As a politician, Cicero was ultimately unsuccessful, since he was not able to prevent the overthrow of the republican system of government. Devoted to peace and reason, he lived in an age when political power depended more and more on sheer force. Moreover, he was blind to many of the defects of the republican system and did not realize how much it failed to meet the real needs of the provincials and even of the poorer citizens of Italy and Rome itself.
The texts of 57 speeches have survived, though 2 or 3 are not complete, and Cicero delivered at least 50 more, nearly all of which were published but have since been lost. As Cicero normally edited and polished his speeches before publication, we do not have the text of what he actually said, but in most cases a more or less close approximation.
However, five speeches against Verres were never delivered but were written by Cicero to present material not used in court; the "Second Philippic" is a political pamphlet cast in the form of an imaginary speech; and Pro Milone represents what Cicero would have said in Milo's defense in 52 if he had not been flustered by a hostile mob into making a poor and ineffective speech.
The corpus of the extant speeches is impressive both for its bulk and its quality. It is hard not to be impressed by their vigor, by their variety of tone, and above all by the lucidity with which Cicero could present a complicated series of facts. Of the forensic speeches, Pro Cluentio (66) is the longest and most complicated, but it gives a vivid picture of life in a small Italian town. The much shorter Pro Archia (62) is notable for its sincere and eloquent defense of a life devoted to literary pursuits, and Pro Murena (63) is an excellent example of Cicero's ability to win a case by disregarding the basic facts and concentrating with charm and wit on such irrelevancies as the Stoic beliefs of one of the prosecutors. Of the political speeches, although the "Catilinarians" are the most famous, the 14 "Philippics" are probably the finest, because in them Cicero was concentrating all his energy and skill with a directness that he did not always achieve.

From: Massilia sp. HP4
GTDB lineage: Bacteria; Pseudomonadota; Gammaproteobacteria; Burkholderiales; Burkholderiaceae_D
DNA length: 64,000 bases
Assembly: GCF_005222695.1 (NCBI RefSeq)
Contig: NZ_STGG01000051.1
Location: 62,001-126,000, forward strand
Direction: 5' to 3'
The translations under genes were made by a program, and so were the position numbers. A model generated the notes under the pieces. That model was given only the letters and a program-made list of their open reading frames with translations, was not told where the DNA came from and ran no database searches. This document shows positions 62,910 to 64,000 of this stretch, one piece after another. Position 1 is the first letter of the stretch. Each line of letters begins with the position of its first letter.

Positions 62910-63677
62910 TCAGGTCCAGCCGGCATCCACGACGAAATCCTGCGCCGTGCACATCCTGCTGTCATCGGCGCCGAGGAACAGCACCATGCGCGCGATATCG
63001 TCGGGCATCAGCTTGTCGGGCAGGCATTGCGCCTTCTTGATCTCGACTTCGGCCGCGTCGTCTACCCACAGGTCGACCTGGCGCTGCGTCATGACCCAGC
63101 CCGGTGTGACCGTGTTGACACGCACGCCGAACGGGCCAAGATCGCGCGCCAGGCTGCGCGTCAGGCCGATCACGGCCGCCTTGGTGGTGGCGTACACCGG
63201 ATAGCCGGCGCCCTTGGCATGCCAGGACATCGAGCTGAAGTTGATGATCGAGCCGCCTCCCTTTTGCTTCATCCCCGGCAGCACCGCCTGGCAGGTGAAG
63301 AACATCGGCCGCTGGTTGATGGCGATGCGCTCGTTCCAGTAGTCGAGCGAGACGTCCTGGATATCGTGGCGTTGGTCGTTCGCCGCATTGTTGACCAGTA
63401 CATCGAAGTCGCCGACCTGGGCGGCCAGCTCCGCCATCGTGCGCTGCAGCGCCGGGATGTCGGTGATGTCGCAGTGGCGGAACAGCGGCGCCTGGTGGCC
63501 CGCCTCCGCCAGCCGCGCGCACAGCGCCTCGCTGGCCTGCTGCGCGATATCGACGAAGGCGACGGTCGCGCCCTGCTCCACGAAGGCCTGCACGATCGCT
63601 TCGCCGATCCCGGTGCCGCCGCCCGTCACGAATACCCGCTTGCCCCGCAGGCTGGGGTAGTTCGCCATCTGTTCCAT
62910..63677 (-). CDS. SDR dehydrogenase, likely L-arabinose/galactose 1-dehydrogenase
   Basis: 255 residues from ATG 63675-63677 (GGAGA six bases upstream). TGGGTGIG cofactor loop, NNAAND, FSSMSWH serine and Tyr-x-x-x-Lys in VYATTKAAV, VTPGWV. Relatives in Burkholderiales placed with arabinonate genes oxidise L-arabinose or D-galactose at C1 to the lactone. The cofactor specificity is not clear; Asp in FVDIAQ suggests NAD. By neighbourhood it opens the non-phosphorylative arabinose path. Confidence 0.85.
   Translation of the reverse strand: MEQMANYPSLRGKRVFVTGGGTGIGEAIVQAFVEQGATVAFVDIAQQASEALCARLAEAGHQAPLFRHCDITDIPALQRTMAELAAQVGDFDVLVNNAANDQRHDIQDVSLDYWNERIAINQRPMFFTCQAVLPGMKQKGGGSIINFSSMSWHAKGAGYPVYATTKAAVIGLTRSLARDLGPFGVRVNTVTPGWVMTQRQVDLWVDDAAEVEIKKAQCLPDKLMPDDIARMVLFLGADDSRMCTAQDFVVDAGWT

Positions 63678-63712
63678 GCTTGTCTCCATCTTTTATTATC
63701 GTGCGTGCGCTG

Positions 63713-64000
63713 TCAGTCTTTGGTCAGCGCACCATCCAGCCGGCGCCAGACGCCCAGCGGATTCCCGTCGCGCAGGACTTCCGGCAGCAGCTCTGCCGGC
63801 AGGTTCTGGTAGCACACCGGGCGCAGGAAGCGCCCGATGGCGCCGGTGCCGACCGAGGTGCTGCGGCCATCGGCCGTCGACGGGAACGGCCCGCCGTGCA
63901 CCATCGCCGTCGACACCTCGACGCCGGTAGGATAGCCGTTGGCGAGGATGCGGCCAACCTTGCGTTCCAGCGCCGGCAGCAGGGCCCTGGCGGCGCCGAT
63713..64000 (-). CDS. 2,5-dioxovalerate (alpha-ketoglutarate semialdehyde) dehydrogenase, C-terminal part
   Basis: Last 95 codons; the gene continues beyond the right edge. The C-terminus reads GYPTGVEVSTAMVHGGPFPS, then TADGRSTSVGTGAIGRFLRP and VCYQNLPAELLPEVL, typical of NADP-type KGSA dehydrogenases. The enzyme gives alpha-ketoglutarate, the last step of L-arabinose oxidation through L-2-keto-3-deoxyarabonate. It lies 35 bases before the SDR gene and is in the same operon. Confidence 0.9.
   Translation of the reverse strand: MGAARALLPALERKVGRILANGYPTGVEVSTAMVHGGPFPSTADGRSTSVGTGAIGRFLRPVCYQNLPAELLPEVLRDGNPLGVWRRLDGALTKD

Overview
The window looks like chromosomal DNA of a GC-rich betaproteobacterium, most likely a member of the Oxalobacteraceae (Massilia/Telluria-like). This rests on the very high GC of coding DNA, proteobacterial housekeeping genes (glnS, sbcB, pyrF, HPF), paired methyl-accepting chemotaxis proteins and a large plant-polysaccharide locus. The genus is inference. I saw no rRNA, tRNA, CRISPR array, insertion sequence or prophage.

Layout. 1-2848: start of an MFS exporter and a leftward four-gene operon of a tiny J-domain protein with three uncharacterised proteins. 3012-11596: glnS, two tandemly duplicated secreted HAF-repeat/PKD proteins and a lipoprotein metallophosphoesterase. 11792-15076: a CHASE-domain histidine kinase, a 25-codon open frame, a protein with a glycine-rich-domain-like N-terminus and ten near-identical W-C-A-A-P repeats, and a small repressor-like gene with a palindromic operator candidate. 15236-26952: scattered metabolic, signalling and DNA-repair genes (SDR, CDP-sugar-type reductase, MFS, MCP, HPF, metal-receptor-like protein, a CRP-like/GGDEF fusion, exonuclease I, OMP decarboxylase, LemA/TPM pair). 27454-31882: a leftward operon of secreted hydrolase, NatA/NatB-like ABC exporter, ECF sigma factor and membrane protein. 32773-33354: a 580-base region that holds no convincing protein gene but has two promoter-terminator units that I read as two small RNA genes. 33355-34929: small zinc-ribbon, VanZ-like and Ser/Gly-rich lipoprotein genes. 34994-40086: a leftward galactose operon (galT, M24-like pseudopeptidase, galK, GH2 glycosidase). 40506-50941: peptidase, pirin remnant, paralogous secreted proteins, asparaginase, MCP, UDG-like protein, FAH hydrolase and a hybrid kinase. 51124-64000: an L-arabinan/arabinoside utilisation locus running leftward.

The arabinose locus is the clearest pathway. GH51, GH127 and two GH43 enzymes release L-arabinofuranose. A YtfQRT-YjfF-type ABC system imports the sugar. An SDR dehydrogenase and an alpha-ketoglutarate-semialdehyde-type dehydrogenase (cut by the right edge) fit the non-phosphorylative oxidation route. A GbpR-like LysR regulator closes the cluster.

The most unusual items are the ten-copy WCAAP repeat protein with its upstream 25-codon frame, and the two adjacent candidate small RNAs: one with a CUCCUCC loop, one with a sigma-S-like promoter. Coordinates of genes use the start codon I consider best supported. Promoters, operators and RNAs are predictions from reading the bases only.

Nearly all of Cicero's works on philosophy, politics, or rhetoric are in dialogue form, though Cicero had little of Plato's dramatic instinct for the genre. They are written in that elegant and sonorous Latin prose of which Cicero was such a master. Several are devoted to ethics, religion, or other philosophical subjects, but they cannot be regarded as original contributions to philosophy, for Cicero himself acknowledged, "I provide only the words, of which I have a very large stock." Nevertheless, they are extremely valuable because in them he reproduced the theories of many of the leading Greek philosophers of the post-Aristotelian schools, such as the Stoics and the Epicureans, whose own works have not survived.
Among the more attractive are the short essays on friendship and old age, De amicitia and De senectute (both 44). Of the longer works, the most important are probably De finibus (45), a systematic discussion of ethics; De natura deorum (45), a hastily written and disjointed but valuable survey of contemporary religious beliefs; and De officiis (winter 44/43), a treatise on moral duties.
Another group is concerned with political theory, especially De republica (54-51), of which barely one-third is extant, and De legibus, started in 52 but perhaps never completed. These works also are to some extent based on Greek ideas, but the theoretical basis is reinforced by the Roman practical genius for the art of government and Cicero's own considerable experience of politics.
In the works on Cicero's own art of rhetoric there is a similar blend of Greek theory and Roman practical experience. The most important are De oratore (55), which is basically a discussion of the training of the ideal orator but takes in many aspects of the art of speaking, such as humor; Brutus (45), which contains an account of Roman oratory of great historical importance, with sketches of nearly 200 speakers; and Orator (45), in which Cicero discusses the different styles of oratory and various technical aspects of rhetoric, including a detailed examination of prose rhythms.